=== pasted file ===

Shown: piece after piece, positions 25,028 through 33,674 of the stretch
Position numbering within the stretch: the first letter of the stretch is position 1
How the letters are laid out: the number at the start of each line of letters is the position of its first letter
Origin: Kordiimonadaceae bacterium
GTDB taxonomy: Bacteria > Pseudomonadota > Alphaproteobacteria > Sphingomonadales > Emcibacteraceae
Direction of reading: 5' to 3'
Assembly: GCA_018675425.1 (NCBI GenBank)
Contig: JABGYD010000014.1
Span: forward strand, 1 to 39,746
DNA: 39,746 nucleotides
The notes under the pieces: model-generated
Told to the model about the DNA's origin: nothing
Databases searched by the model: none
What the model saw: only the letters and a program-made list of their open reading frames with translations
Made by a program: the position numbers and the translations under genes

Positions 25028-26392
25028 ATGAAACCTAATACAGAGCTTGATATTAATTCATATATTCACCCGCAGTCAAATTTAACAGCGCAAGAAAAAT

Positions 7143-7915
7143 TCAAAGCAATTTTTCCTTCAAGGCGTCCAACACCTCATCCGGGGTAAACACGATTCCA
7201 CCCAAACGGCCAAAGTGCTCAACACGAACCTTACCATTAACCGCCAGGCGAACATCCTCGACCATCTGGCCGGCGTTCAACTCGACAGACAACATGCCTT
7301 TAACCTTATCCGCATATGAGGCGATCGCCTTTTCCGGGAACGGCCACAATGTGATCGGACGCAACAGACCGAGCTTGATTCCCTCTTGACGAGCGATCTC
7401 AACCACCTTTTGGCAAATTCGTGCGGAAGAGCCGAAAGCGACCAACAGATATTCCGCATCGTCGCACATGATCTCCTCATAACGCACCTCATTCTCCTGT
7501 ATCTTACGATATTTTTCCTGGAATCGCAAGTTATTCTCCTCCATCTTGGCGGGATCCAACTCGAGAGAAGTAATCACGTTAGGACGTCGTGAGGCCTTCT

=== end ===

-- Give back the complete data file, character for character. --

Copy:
Shown: piece after piece, positions 25,028 through 33,674 of the stretch
Position numbering within the stretch: the first letter of the stretch is position 1
How the letters are laid out: the number at the start of each line of letters is the position of its first letter
Origin: Kordiimonadaceae bacterium
GTDB taxonomy: Bacteria > Pseudomonadota > Alphaproteobacteria > Sphingomonadales > Emcibacteraceae
Direction of reading: 5' to 3'
Assembly: GCA_018675425.1 (NCBI GenBank)
Contig: JABGYD010000014.1
Span: forward strand, 1 to 39,746
DNA: 39,746 nucleotides
The notes under the pieces: model-generated
Told to the model about the DNA's origin: nothing
Databases searched by the model: none
What the model saw: only the letters and a program-made list of their open reading frames with translations
Made by a program: the position numbers and the translations under genes

Positions 25028-26392
25028 ATGAAACCTAATACAGAGCTTGATATTAATTCATATATTCACCCGCAGTCAAATTTAACAGCGCAAGAAAAAT

Positions 7143-7915
7143 TCAAAGCAATTTTTCCTTCAAGGCGTCCAACACCTCATCCGGGGTAAACACGATTCCA
7201 CCCAAACGGCCAAAGTGCTCAACACGAACCTTACCATTAACCGCCAGGCGAACATCCTCGACCATCTGGCCGGCGTTCAACTCGACAGACAACATGCCTT
7301 TAACCTTATCCGCATATGAGGCGATCGCCTTTTCCGGGAACGGCCACAATGTGATCGGACGCAACAGACCGAGCTTGATTCCCTCTTGACGAGCGATCTC
7401 AACCACCTTTTGGCAAATTCGTGCGGAAGAGCCGAAAGCGACCAACAGATATTCCGCATCGTCGCACATGATCTCCTCATAACGCACCTCATTCTCCTGT
7501 ATCTTACGATATTTTTCCTGGAATCGCAAGTTATTCTCCTCCATCTTGGCGGGATCCAACTCGAGAGAAGTAATCACGTTAGGACGTCGTGAGGCCTTCT